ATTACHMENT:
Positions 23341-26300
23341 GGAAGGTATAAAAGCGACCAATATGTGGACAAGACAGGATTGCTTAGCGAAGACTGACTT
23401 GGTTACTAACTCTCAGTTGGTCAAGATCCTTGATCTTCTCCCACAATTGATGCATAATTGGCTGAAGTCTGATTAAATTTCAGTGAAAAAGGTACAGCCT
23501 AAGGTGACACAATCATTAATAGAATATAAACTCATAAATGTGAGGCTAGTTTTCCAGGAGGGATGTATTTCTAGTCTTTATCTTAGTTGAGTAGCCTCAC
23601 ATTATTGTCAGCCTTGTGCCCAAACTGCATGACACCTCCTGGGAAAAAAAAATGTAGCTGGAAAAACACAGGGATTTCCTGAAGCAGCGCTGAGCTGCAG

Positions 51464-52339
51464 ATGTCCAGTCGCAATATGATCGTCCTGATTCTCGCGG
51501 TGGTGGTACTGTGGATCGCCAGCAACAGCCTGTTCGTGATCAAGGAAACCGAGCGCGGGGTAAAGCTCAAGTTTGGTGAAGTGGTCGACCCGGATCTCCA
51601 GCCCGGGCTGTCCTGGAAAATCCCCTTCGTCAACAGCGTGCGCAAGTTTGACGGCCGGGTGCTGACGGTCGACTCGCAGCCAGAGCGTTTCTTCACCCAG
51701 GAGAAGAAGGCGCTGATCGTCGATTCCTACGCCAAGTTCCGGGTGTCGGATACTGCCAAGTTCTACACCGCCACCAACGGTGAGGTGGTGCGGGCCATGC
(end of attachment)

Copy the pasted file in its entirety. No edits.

Positions 23341-26300
23341 GGAAGGTATAAAAGCGACCAATATGTGGACAAGACAGGATTGCTTAGCGAAGACTGACTT
23401 GGTTACTAACTCTCAGTTGGTCAAGATCCTTGATCTTCTCCCACAATTGATGCATAATTGGCTGAAGTCTGATTAAATTTCAGTGAAAAAGGTACAGCCT
23501 AAGGTGACACAATCATTAATAGAATATAAACTCATAAATGTGAGGCTAGTTTTCCAGGAGGGATGTATTTCTAGTCTTTATCTTAGTTGAGTAGCCTCAC
23601 ATTATTGTCAGCCTTGTGCCCAAACTGCATGACACCTCCTGGGAAAAAAAAATGTAGCTGGAAAAACACAGGGATTTCCTGAAGCAGCGCTGAGCTGCAG

Positions 51464-52339
51464 ATGTCCAGTCGCAATATGATCGTCCTGATTCTCGCGG
51501 TGGTGGTACTGTGGATCGCCAGCAACAGCCTGTTCGTGATCAAGGAAACCGAGCGCGGGGTAAAGCTCAAGTTTGGTGAAGTGGTCGACCCGGATCTCCA
51601 GCCCGGGCTGTCCTGGAAAATCCCCTTCGTCAACAGCGTGCGCAAGTTTGACGGCCGGGTGCTGACGGTCGACTCGCAGCCAGAGCGTTTCTTCACCCAG
51701 GAGAAGAAGGCGCTGATCGTCGATTCCTACGCCAAGTTCCGGGTGTCGGATACTGCCAAGTTCTACACCGCCACCAACGGTGAGGTGGTGCGGGCCATGC